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Partner Programs:
Genes for Georgia
NSF BAC Program
Institute for Bioinformatics
Cotton, Inc
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Food (NSF GK-12 program)
Mississippi Genome
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NSF 2010 project on gene position and function
PFI, scaling a new adaptive peak for cotton
 
 


We study the hereditary information that makes plants different from other organisms and from one another. The importance of plants to sustaining humanity is reflected by the many ecosystem services they provide us, including oxygen, medicines, food, feed, fiber, fuel, erosion and flooding control, soil regeneration, and other benefits. Following closely on the success of the Human Genome Project, plant genomics is entering a Golden Era, with many exciting new opportunities to better understand the world around us and provide in a sustainable manner for the needs of humanity.

Our research falls into three general areas:

Identification and implementation of DNA diagnostic tools that are predictive of specific plant characteristics such as disease resistance, improved productivity, or improved quality in close collaboration with scientists in several applied agricultural disciplines; thereby contributing to accelerated improvement of plants to better suit human purposes by traditional means such as classical plant breeding.
   
Identification of specific genes that are responsible for characteristics important to plant development, evolution, or agriculture, and elucidating the function(s) of these genes.
   
Elucidating plant biodiversity at the genic and genomic level; gaining better understanding of the 200-million year history of flowering plant diversification from a hypothetical common ancestor, and better understanding specific molecular-level events that have contributed to the ability of flowering plants to colonize much of the Earth.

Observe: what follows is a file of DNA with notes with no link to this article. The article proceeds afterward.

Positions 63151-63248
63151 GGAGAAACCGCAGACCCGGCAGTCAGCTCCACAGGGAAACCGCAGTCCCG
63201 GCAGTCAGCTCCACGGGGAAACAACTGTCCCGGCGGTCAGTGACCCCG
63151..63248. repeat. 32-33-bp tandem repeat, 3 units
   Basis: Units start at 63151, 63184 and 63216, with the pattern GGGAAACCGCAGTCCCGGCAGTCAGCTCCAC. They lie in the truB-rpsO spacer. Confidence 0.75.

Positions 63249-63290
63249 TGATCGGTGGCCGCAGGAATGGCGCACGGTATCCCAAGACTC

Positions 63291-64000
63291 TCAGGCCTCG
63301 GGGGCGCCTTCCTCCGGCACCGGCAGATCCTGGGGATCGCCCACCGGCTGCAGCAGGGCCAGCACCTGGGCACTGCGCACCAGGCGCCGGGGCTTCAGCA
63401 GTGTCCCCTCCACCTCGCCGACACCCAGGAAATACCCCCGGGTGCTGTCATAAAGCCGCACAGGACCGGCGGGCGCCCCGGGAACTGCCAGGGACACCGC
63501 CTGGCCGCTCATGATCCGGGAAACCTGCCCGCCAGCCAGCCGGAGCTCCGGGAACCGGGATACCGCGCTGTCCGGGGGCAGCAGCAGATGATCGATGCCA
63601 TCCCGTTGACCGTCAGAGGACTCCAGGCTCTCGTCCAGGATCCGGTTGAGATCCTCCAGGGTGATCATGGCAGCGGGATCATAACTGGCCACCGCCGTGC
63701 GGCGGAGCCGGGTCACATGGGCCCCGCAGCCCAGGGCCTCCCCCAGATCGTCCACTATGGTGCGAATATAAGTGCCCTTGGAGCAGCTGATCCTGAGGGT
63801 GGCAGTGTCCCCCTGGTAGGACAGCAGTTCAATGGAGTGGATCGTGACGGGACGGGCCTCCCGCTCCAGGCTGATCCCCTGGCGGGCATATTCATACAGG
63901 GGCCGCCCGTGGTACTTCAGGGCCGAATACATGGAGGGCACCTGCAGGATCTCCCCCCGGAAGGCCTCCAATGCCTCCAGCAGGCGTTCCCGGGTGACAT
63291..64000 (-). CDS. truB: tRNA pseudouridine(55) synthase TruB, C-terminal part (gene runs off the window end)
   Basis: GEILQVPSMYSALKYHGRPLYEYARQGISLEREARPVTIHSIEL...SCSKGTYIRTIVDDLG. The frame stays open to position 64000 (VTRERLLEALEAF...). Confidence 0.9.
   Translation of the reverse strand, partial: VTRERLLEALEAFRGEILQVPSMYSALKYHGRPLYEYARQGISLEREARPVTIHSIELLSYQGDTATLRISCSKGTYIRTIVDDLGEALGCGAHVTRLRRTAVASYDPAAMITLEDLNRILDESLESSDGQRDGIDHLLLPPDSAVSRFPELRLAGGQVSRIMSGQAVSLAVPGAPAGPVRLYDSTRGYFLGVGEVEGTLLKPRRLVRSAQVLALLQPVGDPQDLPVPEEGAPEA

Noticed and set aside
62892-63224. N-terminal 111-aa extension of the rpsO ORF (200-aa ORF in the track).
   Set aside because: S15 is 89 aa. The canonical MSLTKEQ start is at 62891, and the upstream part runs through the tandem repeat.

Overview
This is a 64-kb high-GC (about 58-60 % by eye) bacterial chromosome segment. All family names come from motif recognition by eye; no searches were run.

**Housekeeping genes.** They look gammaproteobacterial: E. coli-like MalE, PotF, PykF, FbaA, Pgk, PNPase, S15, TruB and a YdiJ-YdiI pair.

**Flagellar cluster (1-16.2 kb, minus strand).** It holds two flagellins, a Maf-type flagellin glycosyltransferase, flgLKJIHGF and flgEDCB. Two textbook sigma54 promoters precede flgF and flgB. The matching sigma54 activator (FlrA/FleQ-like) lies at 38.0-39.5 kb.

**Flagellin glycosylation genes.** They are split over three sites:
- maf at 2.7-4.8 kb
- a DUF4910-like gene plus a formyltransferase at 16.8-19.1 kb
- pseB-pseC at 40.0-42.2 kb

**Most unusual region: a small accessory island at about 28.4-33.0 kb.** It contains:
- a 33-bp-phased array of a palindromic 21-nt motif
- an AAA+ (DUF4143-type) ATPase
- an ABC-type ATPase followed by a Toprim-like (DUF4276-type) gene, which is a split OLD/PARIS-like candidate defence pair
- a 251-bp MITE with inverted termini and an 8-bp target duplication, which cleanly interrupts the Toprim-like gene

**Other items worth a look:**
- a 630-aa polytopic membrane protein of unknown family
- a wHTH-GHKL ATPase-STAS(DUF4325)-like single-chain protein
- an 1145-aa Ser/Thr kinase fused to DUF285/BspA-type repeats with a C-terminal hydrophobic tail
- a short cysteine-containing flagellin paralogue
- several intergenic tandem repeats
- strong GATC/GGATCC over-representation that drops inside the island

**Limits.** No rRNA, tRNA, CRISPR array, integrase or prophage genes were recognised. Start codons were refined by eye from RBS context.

Virtually all of our work is closely tied to training of the next generation of plant scientists, consistent with the mission of the University of Georgia.

The funds to support our research derive largely from federal and private-sector grants, contributing a substantial economic impact to our university and our community (we live here too!).

We invite you to peruse these pages, which are intended to provide general information to interested casual visitors, research results and data to professional colleagues, and efficiencies to our own work and searches for new information. Please note that we occasionally have job opportunities available, and also that we offer various services to professional colleagues relating to period use of our instrumentation and/or facilities.

Your constructive comments to the lab director, Dr. Paterson, are always appreciated.

The University of Georgia, a land-grant and sea-grant university with state-wide commitments and responsibilities, is the state's flagship institution of higher education. It is also the state's oldest, most comprehensive, and most diversified institution of higher education.
 
 
 


8-22-2014: PGML plays important roles in genome sequences of canola, cabbage, cauliflower and turnip.
[more]

11-4-2013: PGML has received a USAID grant to fund a international effort to develop the sustainable intensification of sorghum.
[more]

6-19-2012: Tomato sequencing project sheds light on the plant's origins. [more]

11-12-2009: PGML contributes to middle school science. [more]

8-5-2009: PGML awarded grant for biofuel crop improvement. [more]

6-8-2009: Prof. Paterson quoted about grapevine genome. [more]

1-29-2009:  PGML leads sequencing and analysis of the sorghum genome. [more]

8-23-2006:  PGML leads international consortium to sequence cotton genome. [more]

5-16-2005:  PGML leads international consortium to sequence sorghum genome. [more]

PGML to participate in sequencing the maize genome. [more]

2-28-2004:  Research has uncovered sex chromosomes, rare in plants, in papayas, according to a study that appears in the January 22 issue of Nature. [more]

6-25-2003:  Updated BACMan databases of comparative BAC hybridization data are now on line! [more]

4-29-2003: UGA geneticist Andrew Paterson has found that blocks of genes in plants have duplicated themselves over time, showing redundancy as a factor in evolution.  A study published in the journal Nature is reported in Astrobiology magazine. [more]

3-27-2003: PGML reveals that entire genomes of flowering plants duplicated 80 and 200 million years ago. [more]

7-15-2002: National Science Foundation awards grant to UGA's Genes for Georgia. [more]

5-3-2002: PGML finding greatly reduces sequencing costs, could revolutionize genetic research. [more]

3-21-2002: Integrated genetic and physical maps of the maize genome. [more]

12-18-2001:  Study paves way to water-efficient cotton. [more]

11-26-2001: Peanut molecular map completed. [more]



Plant Genome Mapping Laboratory
Center for Applied Genetic Technologies
111 Riverbend Road, Athens, GA  30606
Voice: (706) 583-0166 Fax: (706) 583-0160

Website designed and maintained by Barry Marler